The 20 Places Gen Z & Millennials Want to Travel To Most

Where in the world do these travel-hungry (and influential) generations want to visit? We asked 1000 13-36-year-olds…

When we asked Gen Z and Millennials about their plans for 2019, they had travel in their sights. Travel ranked second on the list of things they were looking forward to this year, third in the list of things they predicted happening this year, and in the top ten list of things they planned to buy. We’ve long kept track of their passion for seeing the world, diving deep on the subject in our trend Generation Wanderlust, and they continue to impact the travel industry, from how they’re planning to where they’re deciding to visit.

According to Uproxx, Millennial travelers are going straight to influencers and friends on social media for recommendations. They’re skipping city-centric hotels for out-of-the-way Airbnbs and other local rentals, and thanks to language and map apps, hitting locals-only spots that may have been too difficult to navigate to in the past. Their desire to visit less-trafficked destinations is influencing airlines, with Skift reporting that airlines are expanding their routes to lesser-known locations. Singapore Airlines has seen rising demand for connections to far-flung locales, while United has recently connected some major U.S. cities with Cape Town, South America; Papeete, Tahiti; Tel Aviv, Israel; and Auckland, New Zealand. According to their VP of International Planning, Millennials “are looking to have different travel experiences than [their] parents,” and the older end of the demo is willing to spend more on travel experiences like Preferred Economy flights.

Their travel preferences clearly hold power, which is why we’ve continuously kept tabs on the places in the world they want to visit most. For example, we weren’t surprised when…


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The Newsfeed

Quote of the Day: “Retail should be a facilitator for experience, rather than just selling product.”—Sharmandean Reid, Founder, Wah Nails London (YPulse)

Millennials seeking portable booze are cracking open canned wine. Even though the category still only accounts for less than 1% of the Millennial-favorite alcoholic beverages’ market, Nielsen reports it spiked 69% last year and continues to gain ground. An exec at Delicato Family Wines explains, “Millennials have grown up in a world where consuming wine outdoors—or any location outside of the traditional table—is more acceptable than generations past.” (Wine Spectator)

Summer camps are cropping up to teach kids how to become YouTubers. At I-D Tech Camps, Level Up, and Star Camps, kids can learn all about how to, as the latter puts it, “Become an Internet sensation.” They offer courses in how to create and post videos, from shooting clips to editing audio, and how to build their personal brand. But don’t worry, most are framing YouTubing as a hobby, not a career, and setting kids’ expectations accordingly. (WSJ)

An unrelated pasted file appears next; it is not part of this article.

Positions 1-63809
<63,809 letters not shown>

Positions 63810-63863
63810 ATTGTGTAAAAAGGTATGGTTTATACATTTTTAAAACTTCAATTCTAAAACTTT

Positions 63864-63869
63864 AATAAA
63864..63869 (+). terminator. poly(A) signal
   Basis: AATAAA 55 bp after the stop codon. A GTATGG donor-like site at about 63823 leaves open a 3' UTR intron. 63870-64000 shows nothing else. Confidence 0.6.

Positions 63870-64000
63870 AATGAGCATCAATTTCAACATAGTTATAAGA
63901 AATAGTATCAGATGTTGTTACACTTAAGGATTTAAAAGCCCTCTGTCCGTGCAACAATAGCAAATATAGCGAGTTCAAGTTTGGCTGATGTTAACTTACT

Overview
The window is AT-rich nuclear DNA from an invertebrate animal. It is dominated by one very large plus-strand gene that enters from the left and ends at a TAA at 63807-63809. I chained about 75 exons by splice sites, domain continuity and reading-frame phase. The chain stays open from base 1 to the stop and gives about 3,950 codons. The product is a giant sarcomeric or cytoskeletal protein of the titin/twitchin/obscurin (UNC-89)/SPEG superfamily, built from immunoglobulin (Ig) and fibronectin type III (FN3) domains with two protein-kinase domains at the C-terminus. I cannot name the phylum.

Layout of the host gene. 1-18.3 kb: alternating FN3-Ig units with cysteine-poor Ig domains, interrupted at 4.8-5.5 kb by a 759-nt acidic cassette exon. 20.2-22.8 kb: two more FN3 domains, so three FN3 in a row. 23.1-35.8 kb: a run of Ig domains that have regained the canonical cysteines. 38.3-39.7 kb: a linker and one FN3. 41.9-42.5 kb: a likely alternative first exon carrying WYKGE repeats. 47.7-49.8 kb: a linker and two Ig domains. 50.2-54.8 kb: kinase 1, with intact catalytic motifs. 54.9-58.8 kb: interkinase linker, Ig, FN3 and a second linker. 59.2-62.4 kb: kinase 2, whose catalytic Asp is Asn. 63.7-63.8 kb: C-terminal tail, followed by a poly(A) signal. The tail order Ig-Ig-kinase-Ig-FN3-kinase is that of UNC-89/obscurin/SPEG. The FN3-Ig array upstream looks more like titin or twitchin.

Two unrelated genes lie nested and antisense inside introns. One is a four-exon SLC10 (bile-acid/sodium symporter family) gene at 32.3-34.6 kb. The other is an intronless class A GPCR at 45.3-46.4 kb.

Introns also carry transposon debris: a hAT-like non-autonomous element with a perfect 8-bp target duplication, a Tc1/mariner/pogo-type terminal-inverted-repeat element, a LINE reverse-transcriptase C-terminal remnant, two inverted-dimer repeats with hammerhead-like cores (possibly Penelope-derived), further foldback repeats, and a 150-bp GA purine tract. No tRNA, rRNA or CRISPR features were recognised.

A new bill could change the free-to-play profit model that’s made games like Fortnite top earners. Senators have proposed the official ban of “loot boxes,” or items that players can buy (and sometimes must buy) to win a video game, often gambling on what’s inside. Senator Ed Markey explains that “Inherently manipulative game features that take advantage of kids and turn play time into pay time should be out of bounds.” For some, this will eliminate a key revenue stream and open the door to review other in-game purchases.  (The Verge)

A social media overhaul upped Corn Nuts’ sales by 12%—with no paid support.The snack’s sales were stagnant before a new exec took over their Twitter, infusing it with the personable tone food brands have become known for (and sometimes notorious for). Since then, followers spiked from 650 to 21,000, and what they’re calling a “scrappy” strategy “absolutely translated to sales,” reporting that retail sales spiked 12% and Millennials’ repeat purchases rose the same percentage. (Marketing Dive)

The retail apocalypse continues, with 7,000 more stores closing their doors in 2019. CoStar Group estimates that the square footage of retail space closed has topped its own record each year since 2017, and this year they’re “predicting more of the same.” PayLess ShoeSource, Gymboree, Dressbarn, and Charlotte Russe lead the list of number stores planned to shutter this year, as retailers learn to scale down size and up Experiencification for young shoppers. (Business Insider

Quote of the Day: “It’s a really interesting time at the moment in catalog [music]…Sometimes, it’s a question of how we make something out of nothing.”—Tim Fraser-Harding, President, Global Catalogue, Recorded Music at Warner Music Group (Rolling Stone)

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